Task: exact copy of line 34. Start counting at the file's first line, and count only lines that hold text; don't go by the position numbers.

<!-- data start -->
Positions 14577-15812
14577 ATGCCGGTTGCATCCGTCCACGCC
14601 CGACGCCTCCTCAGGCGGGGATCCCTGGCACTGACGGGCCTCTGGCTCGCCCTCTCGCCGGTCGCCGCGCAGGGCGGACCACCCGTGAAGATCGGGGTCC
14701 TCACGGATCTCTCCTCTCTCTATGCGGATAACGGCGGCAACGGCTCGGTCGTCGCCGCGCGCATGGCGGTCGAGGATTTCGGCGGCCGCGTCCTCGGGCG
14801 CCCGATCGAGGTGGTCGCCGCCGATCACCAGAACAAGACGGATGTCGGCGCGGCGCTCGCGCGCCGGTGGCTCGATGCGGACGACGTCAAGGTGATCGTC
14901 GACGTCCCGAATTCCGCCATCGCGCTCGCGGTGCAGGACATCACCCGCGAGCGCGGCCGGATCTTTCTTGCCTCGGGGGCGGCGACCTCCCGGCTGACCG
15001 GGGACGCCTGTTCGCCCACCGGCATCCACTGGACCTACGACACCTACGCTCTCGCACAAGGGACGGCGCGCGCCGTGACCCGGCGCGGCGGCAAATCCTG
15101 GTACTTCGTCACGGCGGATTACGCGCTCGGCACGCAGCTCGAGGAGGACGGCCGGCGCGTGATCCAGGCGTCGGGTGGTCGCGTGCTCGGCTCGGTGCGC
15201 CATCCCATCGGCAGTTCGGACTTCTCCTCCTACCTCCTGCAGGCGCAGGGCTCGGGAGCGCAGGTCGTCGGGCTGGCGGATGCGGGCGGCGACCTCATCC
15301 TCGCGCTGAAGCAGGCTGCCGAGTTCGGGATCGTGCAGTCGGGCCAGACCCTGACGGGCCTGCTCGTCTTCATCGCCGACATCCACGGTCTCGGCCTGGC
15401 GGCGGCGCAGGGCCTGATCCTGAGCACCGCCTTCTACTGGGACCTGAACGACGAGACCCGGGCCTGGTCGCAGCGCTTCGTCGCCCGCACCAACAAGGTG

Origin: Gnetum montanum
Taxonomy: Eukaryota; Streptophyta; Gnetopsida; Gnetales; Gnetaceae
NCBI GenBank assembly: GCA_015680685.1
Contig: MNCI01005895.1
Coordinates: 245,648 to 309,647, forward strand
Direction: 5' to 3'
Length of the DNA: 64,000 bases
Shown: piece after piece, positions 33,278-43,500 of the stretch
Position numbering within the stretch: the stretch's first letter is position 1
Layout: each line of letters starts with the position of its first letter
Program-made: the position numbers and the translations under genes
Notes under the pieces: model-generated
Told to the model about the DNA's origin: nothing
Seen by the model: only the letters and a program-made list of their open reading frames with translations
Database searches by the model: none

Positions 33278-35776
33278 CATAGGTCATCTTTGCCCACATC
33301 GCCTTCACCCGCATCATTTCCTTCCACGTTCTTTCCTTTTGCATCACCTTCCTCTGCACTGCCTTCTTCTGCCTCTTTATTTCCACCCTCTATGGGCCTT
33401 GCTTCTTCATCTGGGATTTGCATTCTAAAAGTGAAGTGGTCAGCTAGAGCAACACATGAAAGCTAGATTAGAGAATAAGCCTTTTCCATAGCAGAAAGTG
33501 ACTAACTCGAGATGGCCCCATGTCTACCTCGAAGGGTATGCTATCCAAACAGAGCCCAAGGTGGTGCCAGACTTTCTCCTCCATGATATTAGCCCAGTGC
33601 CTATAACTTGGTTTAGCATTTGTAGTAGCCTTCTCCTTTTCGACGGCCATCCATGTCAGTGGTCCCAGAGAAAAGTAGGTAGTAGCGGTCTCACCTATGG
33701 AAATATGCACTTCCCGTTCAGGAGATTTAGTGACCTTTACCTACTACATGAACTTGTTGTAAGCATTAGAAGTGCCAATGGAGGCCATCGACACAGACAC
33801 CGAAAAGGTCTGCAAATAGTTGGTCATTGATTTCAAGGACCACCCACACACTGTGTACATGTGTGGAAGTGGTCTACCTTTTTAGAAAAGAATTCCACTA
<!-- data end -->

33801 CGAAAAGGTCTGCAAATAGTTGGTCATTGATTTCAAGGACCACCCACACACTGTGTACATGTGTGGAAGTGGTCTACCTTTTTAGAAAAGAATTCCACTA